Houston's air may be a national joke, but we do score the occasional surprise good showing in environmental matters.
The Environmental Protection Agency today put out its list of the Top 25 cities with the highest number of energy-efficient buildings, and Houston came in a solid sixth.
The EPA counts 133 buildings here, with 64 million square feet of space, as energy-efficient. That's a savings of almost $74 million, and enough electricity to power 53,400 homes for a year.
The bad news: Last year we were third. But other cities have begun to get on the bandwagon that Houston was on early.
"These cities see the importance of taking action on climate change," said Gina McCarthy, assistant administrator for EPA's Office of Air and Radiation. "Communities from Los Angeles to Louisville are reducing greenhouse gases and cutting energy bills with buildings that have earned EPA's Energy Star."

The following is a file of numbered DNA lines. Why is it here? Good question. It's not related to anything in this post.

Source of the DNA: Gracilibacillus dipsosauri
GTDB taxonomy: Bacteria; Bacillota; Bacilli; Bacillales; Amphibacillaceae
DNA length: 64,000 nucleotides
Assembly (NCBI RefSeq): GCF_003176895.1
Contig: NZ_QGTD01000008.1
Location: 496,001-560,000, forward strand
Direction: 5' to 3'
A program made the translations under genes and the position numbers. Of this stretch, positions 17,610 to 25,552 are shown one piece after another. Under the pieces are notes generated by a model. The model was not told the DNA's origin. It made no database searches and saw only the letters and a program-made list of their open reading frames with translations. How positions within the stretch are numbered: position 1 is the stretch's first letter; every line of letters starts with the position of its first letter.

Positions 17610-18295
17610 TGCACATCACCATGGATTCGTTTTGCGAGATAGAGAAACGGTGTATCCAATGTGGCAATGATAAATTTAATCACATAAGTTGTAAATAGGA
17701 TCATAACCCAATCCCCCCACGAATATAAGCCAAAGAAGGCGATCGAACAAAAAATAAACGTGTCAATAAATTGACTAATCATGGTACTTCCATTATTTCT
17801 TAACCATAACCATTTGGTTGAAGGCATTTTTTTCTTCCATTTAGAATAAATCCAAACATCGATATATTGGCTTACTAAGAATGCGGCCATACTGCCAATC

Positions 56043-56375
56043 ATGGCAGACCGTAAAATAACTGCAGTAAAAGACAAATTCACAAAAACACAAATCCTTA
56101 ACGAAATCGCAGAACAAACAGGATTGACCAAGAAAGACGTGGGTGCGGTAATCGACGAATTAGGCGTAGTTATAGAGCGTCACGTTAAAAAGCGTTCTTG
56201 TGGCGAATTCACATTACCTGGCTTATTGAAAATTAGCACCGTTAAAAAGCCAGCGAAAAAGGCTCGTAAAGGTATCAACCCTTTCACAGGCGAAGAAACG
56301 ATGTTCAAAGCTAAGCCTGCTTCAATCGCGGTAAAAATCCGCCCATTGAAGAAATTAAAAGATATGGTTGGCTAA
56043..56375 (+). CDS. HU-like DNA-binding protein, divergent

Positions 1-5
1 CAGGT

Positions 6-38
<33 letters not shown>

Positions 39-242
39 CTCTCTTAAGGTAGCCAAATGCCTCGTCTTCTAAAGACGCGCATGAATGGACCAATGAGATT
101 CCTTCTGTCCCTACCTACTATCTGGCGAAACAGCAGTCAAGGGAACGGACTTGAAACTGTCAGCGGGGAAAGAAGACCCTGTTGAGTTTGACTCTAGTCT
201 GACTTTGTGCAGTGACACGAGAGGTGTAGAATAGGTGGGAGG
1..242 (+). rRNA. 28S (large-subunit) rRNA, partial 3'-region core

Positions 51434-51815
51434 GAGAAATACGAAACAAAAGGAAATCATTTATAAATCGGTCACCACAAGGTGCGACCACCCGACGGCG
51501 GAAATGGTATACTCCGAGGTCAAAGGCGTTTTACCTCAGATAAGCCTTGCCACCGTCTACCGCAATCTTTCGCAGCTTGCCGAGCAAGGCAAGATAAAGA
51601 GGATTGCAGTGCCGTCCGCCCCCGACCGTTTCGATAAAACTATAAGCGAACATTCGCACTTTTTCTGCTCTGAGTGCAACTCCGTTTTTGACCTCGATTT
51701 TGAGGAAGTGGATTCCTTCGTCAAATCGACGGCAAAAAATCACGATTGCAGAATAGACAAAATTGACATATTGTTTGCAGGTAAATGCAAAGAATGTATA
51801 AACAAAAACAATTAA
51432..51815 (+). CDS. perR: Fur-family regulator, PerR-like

The top three cities are Los Angeles, Washington, D.C. and San Francisco, liberal bastions all of them. The comes the heartland: Denver, Chicago, Houston and, ummm, Lakeland, Florida.
The EPA ranked cities on the number of energy-efficient buildings, but that can skew the results. Sixth-place Houston, for instance, has twice the number of square feet in energy-efficient buildings than third-place Denver.
Hippieland Austin, by the way, comes in only 18th, with 55 buildings covering eight million square feet.
Some day that Hill Country burg will become a shining beacon of environmentalism like Houston.